Dan Hyde of strategic consultancy Everything Is User Experience, says that a strategic, user-centred approach to developing your tender can be transformative because “you have a variety of document ‘users’, its readers, and they’ll all need different things from it. It’s probably a horribly boring process for them too, so why not make their lives a bit easier?. 


“A good bid writer benefits the client throughout the process, rather than just through the deliverable,” he told us. “In working on the bid with the client, they can encourage them to really engage with their business vision and value proposition in ways that they may not have for a long time. And once the bid has been tendered, it can still be extremely useful to clients. Its contents can be reverse-engineered into anything from blog posts to corporate videos or ad campaigns, if they’ve done it properly.”


Where bid writing goes wrong: How bids fall foul of assessors


Dan described the difficulties that SMEs encounter when producing their own bids. “In their zeal to communicate their value proposition, they risk bombarding the prospect with information that can confuse or even alienate bid assessors,” he explained. Terrified by the prospect of omitting a piece of vital information that could secure the bid, applicants can fall into the trap of sending everything, regardless of its relevance to the bid. It’s one reason why bids often have stringent size or word count requirements. 


Dan highlighted a number of other common reasons why bids go wrong:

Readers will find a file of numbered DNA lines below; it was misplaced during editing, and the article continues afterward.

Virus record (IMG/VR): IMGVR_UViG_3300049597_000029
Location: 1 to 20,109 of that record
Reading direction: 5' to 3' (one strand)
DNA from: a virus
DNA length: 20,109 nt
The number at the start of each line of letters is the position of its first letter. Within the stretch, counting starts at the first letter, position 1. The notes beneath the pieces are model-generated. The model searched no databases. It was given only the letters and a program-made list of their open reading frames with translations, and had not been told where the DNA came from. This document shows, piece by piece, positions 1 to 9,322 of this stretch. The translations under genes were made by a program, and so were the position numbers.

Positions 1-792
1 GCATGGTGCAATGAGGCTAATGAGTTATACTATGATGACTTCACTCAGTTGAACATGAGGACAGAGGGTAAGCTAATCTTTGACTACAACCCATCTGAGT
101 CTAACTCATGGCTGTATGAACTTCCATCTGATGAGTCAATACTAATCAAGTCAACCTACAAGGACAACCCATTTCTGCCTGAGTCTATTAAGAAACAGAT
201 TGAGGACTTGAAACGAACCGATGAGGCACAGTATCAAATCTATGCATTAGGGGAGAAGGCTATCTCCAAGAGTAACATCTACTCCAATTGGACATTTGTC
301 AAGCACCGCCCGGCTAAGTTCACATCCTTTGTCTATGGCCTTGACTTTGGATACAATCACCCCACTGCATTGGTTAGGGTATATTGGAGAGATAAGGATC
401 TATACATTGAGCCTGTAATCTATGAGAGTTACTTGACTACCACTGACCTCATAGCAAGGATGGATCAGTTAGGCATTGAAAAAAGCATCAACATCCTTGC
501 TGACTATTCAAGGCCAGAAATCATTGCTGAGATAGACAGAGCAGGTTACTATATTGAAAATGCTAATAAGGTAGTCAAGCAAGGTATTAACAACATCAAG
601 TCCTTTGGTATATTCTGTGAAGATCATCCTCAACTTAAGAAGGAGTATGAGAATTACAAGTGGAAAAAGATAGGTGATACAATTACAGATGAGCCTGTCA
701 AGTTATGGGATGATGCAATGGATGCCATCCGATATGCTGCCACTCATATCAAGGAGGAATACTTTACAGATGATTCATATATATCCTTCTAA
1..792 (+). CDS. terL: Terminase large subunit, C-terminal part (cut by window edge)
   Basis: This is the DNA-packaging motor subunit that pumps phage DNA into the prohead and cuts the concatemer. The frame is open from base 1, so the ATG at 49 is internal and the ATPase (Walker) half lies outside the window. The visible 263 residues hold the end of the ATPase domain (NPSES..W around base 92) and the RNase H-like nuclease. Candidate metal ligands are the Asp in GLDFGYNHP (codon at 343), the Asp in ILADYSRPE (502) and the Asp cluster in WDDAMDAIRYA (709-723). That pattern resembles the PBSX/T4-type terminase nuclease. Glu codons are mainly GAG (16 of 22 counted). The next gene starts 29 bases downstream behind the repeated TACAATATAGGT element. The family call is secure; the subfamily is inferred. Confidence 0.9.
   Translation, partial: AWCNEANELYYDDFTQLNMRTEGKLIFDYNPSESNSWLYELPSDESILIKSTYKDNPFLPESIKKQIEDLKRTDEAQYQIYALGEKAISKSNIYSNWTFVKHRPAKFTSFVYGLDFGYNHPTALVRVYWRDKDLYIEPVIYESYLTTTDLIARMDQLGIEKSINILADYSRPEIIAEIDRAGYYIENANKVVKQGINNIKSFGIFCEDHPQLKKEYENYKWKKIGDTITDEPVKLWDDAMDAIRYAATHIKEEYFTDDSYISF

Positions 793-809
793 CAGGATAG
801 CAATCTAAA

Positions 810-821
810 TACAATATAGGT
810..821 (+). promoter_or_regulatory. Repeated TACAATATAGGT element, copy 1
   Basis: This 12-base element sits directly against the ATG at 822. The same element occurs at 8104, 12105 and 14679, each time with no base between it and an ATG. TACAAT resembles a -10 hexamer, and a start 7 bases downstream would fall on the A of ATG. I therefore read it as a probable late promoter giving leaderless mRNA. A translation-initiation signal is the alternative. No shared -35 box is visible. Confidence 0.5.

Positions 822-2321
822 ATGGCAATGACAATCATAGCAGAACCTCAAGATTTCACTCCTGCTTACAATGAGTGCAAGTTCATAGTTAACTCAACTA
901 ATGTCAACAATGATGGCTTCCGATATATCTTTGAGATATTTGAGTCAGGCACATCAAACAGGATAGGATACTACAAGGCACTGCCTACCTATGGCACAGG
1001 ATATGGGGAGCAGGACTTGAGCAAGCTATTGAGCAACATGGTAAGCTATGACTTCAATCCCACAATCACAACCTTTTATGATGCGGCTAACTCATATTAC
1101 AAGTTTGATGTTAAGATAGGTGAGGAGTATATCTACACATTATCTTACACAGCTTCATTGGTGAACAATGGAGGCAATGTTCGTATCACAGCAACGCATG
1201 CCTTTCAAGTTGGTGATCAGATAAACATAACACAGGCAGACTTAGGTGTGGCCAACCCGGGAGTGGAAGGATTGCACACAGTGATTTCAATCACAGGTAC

• Failing to understand the bid’s brief
  • Failing to account for the assessor’s needs
  • Failing to recognise that there will be more than one kind of reader
  • Emphasis on company offering rather than client benefits
  • Over-reliance on technical jargon
  • Assuming industry knowledge on the part of the assessor
  • Lack of clear structure and purpose
  • Misalignment with the assessment rubric


Bid writing is a subtle art. It not only requires communication of the key facts, but also the activation of unconscious psychological triggers that develop faith and trust.


Like any form of copywriting, good bid writing is equal parts art and science. It relies on data to make assertions and support conclusions. But it also addresses the emotive and subliminal factors that play an important but oft-neglected part in the decision-making process. As another of our experienced bid writers puts it “Whether you’re writing a bid proposal, a book, an article or a joke, you need to consider the psyche of the reader. It’s important to make specific language choices that hook the reader and land in the right way”. 


Therefore, businesses should approach the bid in the same way a creative agency might approach an advertising brief. The technical elements of the bid need to be scaffolded by copy that is memorable, engaging, helpful and easy to navigate. 


One of the pioneers of this holistic approach to bidding is the consultancy BidCraft. Founder Jon Darby is evangelical about the need to see beyond the narrow technical requirements of the tender. 


“It’s a given that you should have the necessary technical expertise, but that only puts you on the same playing field as your competitors,” Jon told us. “What we look for in writers are those who can pull every available lever to make our clients stand out. Procurement professionals are humans like the rest of us, therefore you have to write in a way that relates to them as people. So, your language has to be as clear as possible, your document has to be well structured and signposted, and you need to exude professionalism and positive human qualities. Ultimately, the way your document reads reflects your approach to service delivery, so it has to be good!”